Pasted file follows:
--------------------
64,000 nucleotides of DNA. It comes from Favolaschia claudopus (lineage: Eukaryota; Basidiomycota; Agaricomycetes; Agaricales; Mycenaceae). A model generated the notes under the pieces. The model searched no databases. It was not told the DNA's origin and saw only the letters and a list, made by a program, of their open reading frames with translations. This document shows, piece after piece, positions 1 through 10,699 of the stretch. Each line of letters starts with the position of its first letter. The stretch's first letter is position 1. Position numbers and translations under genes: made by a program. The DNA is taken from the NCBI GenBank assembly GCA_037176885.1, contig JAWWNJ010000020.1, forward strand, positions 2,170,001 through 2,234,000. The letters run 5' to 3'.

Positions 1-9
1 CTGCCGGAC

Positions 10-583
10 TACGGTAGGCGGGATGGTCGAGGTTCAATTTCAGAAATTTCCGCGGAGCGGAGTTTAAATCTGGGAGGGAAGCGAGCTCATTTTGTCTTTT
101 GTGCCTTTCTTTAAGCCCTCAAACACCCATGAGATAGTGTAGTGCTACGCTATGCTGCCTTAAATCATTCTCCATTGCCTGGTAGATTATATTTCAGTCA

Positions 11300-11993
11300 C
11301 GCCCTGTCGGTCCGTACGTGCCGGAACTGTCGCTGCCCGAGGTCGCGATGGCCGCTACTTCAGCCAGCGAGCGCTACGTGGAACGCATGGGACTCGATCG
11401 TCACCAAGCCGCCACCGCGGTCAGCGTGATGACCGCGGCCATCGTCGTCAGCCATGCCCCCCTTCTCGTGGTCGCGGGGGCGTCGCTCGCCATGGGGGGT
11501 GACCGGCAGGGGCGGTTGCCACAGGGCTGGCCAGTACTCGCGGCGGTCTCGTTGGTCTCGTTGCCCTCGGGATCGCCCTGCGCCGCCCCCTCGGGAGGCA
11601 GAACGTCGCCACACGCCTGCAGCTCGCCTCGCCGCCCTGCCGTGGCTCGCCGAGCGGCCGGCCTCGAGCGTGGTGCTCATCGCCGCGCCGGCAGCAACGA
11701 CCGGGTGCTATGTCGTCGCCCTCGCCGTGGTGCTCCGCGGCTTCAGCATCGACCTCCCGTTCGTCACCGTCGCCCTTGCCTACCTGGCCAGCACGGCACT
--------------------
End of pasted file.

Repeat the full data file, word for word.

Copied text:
64,000 nucleotides of DNA. It comes from Favolaschia claudopus (lineage: Eukaryota; Basidiomycota; Agaricomycetes; Agaricales; Mycenaceae). A model generated the notes under the pieces. The model searched no databases. It was not told the DNA's origin and saw only the letters and a list, made by a program, of their open reading frames with translations. This document shows, piece after piece, positions 1 through 10,699 of the stretch. Each line of letters starts with the position of its first letter. The stretch's first letter is position 1. Position numbers and translations under genes: made by a program. The DNA is taken from the NCBI GenBank assembly GCA_037176885.1, contig JAWWNJ010000020.1, forward strand, positions 2,170,001 through 2,234,000. The letters run 5' to 3'.

Positions 1-9
1 CTGCCGGAC

Positions 10-583
10 TACGGTAGGCGGGATGGTCGAGGTTCAATTTCAGAAATTTCCGCGGAGCGGAGTTTAAATCTGGGAGGGAAGCGAGCTCATTTTGTCTTTT
101 GTGCCTTTCTTTAAGCCCTCAAACACCCATGAGATAGTGTAGTGCTACGCTATGCTGCCTTAAATCATTCTCCATTGCCTGGTAGATTATATTTCAGTCA

Positions 11300-11993
11300 C
11301 GCCCTGTCGGTCCGTACGTGCCGGAACTGTCGCTGCCCGAGGTCGCGATGGCCGCTACTTCAGCCAGCGAGCGCTACGTGGAACGCATGGGACTCGATCG
11401 TCACCAAGCCGCCACCGCGGTCAGCGTGATGACCGCGGCCATCGTCGTCAGCCATGCCCCCCTTCTCGTGGTCGCGGGGGCGTCGCTCGCCATGGGGGGT
11501 GACCGGCAGGGGCGGTTGCCACAGGGCTGGCCAGTACTCGCGGCGGTCTCGTTGGTCTCGTTGCCCTCGGGATCGCCCTGCGCCGCCCCCTCGGGAGGCA
11601 GAACGTCGCCACACGCCTGCAGCTCGCCTCGCCGCCCTGCCGTGGCTCGCCGAGCGGCCGGCCTCGAGCGTGGTGCTCATCGCCGCGCCGGCAGCAACGA
11701 CCGGGTGCTATGTCGTCGCCCTCGCCGTGGTGCTCCGCGGCTTCAGCATCGACCTCCCGTTCGTCACCGTCGCCCTTGCCTACCTGGCCAGCACGGCACT